Superhydrophobic surfaces have applications in many different industrial fields. Examples vary from water-repellent fabrics in the textile industry to self-cleaning windows and anti-icing coatings.

As per definition, superhydrophobicity is achieved when the static contact angle with water is over 150° and the contact angle hysteresis (glossary) is low. Characterization of superhydrophobic coatings is thus accomplished by measurements of both static (glossary) and dynamic contact angles (glossary). 

Oleophobic surfaces on the other hand are already being utilized in smartphones, for example, to give the display a certain amount of finger smudge resistance. They do not make your smartphone display fingerprint proof, but make it possible to simply wipe the grease off with a soft cloth. Superoleophobicity would add oil/water separation and oil droplet manipulation to the list of possible applications, to name a few. Superoleophobicity is similarly defined as superhydrophobicity but, instead of water drop, an oil drop must form an angle over 150 ° with the solid substrate. Oleophobicity, let alone superolephobicity, is much harder to achieve than superhydrophobicity. In oil, the forces between oil molecules are weak van der Waals forces. Due to this, oil molecules are not as strongly bound to each other as in water, and the surface tension of oil is much lower. For a surface to be hydrophobic, the surface free energy of the solid must be lower than the surface tension of water, about 72.8 mN/m but to be oleophobic the surface free energy has to be lower than 20 mN/m, which is a typical surface tension value for oil. Such a low surface free energy requires a special engineering of the surface properties, in terms of both chemistry and roughness.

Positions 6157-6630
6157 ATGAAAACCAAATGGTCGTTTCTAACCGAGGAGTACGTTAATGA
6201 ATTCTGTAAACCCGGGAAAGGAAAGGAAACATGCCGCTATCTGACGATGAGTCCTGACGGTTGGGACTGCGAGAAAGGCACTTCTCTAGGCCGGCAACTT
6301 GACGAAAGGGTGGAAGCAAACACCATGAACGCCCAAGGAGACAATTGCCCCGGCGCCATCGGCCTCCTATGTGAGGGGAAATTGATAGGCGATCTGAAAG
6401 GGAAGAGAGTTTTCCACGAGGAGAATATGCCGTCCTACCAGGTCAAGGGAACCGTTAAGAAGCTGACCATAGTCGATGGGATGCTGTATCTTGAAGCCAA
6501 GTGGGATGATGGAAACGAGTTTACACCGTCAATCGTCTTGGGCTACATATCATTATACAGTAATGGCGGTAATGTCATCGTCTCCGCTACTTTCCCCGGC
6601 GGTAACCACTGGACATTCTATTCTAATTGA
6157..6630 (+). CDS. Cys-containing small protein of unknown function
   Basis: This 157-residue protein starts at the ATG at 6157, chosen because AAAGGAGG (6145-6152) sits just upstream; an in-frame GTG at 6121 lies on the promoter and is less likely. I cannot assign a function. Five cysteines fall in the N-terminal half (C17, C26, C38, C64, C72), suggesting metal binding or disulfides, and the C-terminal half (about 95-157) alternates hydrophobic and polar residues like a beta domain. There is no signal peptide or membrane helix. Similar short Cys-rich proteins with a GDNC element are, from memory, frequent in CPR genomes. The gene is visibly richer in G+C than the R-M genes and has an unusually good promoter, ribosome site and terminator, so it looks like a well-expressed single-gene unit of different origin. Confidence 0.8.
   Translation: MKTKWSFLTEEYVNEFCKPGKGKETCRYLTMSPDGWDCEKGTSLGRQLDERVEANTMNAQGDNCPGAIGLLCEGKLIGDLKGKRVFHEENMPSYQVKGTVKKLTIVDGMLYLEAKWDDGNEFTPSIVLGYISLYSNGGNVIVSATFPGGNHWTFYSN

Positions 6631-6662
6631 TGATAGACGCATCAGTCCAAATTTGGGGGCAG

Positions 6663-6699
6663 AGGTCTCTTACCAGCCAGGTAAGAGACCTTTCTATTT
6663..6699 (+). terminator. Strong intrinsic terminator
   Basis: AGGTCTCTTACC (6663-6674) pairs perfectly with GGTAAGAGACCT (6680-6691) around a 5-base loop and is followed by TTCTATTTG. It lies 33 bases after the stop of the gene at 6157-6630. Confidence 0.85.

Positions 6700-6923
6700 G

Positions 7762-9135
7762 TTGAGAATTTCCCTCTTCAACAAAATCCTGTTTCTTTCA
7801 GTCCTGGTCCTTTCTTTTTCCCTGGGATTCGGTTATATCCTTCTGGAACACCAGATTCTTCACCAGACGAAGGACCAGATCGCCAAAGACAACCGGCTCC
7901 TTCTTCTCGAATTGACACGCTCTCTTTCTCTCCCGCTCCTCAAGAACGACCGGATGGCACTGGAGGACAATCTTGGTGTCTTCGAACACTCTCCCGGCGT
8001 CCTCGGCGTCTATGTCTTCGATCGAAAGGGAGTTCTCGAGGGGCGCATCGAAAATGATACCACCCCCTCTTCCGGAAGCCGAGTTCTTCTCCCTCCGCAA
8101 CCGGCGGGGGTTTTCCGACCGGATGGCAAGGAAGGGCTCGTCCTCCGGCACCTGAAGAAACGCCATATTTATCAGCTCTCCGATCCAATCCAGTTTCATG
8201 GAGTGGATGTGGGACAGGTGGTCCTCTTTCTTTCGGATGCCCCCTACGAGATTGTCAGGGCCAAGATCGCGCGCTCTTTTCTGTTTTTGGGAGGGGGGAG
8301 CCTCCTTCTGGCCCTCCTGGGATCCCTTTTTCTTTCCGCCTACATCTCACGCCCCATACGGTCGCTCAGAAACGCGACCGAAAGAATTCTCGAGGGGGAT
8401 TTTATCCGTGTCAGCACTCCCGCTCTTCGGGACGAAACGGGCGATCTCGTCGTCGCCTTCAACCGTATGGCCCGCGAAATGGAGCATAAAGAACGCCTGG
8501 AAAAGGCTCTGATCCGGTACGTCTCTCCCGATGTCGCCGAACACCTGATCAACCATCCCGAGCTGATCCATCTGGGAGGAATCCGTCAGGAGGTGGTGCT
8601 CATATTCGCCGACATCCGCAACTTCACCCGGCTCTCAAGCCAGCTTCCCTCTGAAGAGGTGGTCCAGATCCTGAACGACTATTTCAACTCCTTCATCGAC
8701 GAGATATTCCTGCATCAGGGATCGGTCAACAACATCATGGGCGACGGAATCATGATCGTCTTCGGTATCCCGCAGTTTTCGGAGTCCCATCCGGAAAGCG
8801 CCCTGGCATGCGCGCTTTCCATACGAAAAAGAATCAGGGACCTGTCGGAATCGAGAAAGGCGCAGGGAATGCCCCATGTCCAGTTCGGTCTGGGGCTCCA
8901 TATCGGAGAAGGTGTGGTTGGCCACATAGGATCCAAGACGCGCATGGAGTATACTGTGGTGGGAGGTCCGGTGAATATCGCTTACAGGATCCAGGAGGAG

Bouncing water droplet

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